A Sociological Perspective of Sports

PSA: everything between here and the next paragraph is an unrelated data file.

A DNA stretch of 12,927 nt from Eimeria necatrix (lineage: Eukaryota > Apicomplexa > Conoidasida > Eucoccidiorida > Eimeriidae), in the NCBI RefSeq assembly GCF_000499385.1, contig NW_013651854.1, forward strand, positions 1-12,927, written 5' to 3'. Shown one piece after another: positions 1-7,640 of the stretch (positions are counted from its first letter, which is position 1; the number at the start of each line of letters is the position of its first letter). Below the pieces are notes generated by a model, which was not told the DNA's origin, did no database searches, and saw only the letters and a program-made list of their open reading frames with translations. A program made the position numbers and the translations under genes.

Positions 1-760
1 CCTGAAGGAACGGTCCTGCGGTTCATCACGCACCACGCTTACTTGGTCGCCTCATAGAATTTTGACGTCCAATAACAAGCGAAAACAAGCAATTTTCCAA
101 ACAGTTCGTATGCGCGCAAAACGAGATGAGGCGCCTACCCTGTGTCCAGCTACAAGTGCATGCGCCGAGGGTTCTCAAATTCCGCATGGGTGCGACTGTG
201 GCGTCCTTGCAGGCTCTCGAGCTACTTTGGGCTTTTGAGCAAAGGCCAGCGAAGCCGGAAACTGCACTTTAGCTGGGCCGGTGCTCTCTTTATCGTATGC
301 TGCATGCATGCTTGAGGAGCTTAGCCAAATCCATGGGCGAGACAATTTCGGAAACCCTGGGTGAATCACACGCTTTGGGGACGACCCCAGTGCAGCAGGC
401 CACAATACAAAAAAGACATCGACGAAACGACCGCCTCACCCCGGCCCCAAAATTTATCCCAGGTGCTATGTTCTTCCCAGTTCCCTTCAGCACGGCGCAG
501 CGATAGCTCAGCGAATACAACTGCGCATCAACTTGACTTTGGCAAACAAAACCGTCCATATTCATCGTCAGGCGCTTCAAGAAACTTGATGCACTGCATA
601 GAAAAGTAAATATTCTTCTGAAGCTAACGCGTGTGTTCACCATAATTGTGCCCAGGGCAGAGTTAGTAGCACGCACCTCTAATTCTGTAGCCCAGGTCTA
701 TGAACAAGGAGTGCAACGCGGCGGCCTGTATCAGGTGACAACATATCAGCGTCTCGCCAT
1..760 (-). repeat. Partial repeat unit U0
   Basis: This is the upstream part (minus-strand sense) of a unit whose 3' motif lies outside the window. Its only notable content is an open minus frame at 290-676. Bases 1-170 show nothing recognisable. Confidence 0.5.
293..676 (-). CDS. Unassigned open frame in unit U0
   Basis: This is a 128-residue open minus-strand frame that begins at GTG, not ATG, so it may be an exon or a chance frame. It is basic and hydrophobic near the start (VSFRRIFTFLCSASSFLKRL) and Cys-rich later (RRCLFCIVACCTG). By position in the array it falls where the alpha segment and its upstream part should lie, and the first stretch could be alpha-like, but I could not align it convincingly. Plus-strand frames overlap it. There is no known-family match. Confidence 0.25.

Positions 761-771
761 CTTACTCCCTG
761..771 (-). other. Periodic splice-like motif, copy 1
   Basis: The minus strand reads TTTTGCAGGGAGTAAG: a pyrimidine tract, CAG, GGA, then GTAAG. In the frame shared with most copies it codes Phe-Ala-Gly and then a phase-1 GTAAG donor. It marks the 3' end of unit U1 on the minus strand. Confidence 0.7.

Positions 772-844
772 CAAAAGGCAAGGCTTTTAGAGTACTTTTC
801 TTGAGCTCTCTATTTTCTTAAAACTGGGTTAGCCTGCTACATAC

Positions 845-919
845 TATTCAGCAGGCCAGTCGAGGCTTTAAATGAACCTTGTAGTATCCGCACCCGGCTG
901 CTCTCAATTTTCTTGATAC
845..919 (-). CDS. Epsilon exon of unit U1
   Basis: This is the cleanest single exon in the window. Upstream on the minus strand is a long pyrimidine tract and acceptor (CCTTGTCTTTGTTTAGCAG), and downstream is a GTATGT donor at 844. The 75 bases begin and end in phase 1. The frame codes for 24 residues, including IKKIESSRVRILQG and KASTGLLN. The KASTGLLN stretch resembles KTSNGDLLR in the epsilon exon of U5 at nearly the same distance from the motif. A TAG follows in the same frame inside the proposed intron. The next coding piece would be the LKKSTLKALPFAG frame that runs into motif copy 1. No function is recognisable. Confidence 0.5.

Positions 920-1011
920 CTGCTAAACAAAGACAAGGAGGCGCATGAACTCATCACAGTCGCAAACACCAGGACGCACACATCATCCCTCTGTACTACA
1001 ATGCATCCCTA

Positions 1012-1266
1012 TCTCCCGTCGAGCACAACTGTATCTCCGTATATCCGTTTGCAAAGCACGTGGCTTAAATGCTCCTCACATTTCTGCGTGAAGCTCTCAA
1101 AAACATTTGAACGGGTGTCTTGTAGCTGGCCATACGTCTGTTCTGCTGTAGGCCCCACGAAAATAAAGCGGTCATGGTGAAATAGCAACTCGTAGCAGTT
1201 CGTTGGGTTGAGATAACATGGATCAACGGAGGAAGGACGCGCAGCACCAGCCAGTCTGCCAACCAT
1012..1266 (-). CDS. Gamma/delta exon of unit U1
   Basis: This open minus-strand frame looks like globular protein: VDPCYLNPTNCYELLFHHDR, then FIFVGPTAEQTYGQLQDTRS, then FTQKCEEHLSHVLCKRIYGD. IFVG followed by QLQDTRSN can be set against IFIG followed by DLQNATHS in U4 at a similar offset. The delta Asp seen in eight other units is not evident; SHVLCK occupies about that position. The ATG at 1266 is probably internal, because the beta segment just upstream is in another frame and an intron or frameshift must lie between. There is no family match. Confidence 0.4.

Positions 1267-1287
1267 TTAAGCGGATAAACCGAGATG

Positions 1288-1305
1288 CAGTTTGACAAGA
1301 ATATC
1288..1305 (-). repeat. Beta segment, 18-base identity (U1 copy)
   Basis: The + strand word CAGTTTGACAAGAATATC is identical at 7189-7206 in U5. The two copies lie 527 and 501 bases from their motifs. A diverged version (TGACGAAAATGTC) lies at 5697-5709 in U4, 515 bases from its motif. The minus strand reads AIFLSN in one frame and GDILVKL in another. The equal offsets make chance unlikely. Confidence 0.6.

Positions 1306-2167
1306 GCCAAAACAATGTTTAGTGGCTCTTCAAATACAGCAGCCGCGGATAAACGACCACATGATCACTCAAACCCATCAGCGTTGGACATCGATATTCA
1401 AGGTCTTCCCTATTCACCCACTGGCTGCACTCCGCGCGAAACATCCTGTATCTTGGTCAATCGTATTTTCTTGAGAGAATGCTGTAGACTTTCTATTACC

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A Sociological Perspective of Sports In the book entitled A Sociological Perspective of Sports, Wilbert Marcellus Leonard II says, “Many of us have strong opinions as to the value of competitive sports. Some of our beliefs are based on personal experiences, others are not” (219). I have my own strong opinions about the value of sports, most of which are based on personal experiences. I have been surrounded by, and involved in, competitive level sports my entire life. From the time I was born, I began attending professional volleyball games on the west coast beaches to watch my mom play in these matches. I spent many of my early years of life lying on the beach watching volleyball games. Once I was old enough, I participated in almost every sport that our local YMCA offered. I have been doing gymnastics since I was four years old and have been competing in it since I was eight. With gymnastics I have traveled all over the country. So far, I have spent the majority of my eighteen years of existence learning about sports and the benefits and drawbacks that come along with them. As I grew older, and my commitment to gymnastics increased, my friends began to see less and less of me. It seemed that anytime they wanted to plan something I was busy. They did not like that I spent so much time at the gym and they did not understand my commitment. I do not think that they ever believed that the benefits I gained from my experiences were worth my other sacrifices. However, despite bad days, crammed schedules, and questionable coaches, I have concluded that the good elements of sports far outweigh the bad. I believe that every child should be involved in some kind of sport because of the valuable lessons that are taught ... ... middle of paper ... ...r in professional sports. In his book, Leonard states, “Many children are exposed to organized competitive sport early in life, and their success and failures may either enhance or jeopardize the self-concepts they develop” (219). As he implies, sports have a major influence on childhood development. Healthy exercise, discipline, time management, and social skills are promoted in sports and cause the success which enhances the child’s self-concepts. Despite arguments from those who tend to be left out when it comes to a child’s sports career, mostly friends from outside of the child’s sport or team, these skills are incredibly valuable in the adult world and I believe that a child benefits exceptionally from learning these characteristics at an early age. When these attributes are developed in a child’s experience of sports, the results can only be positive.
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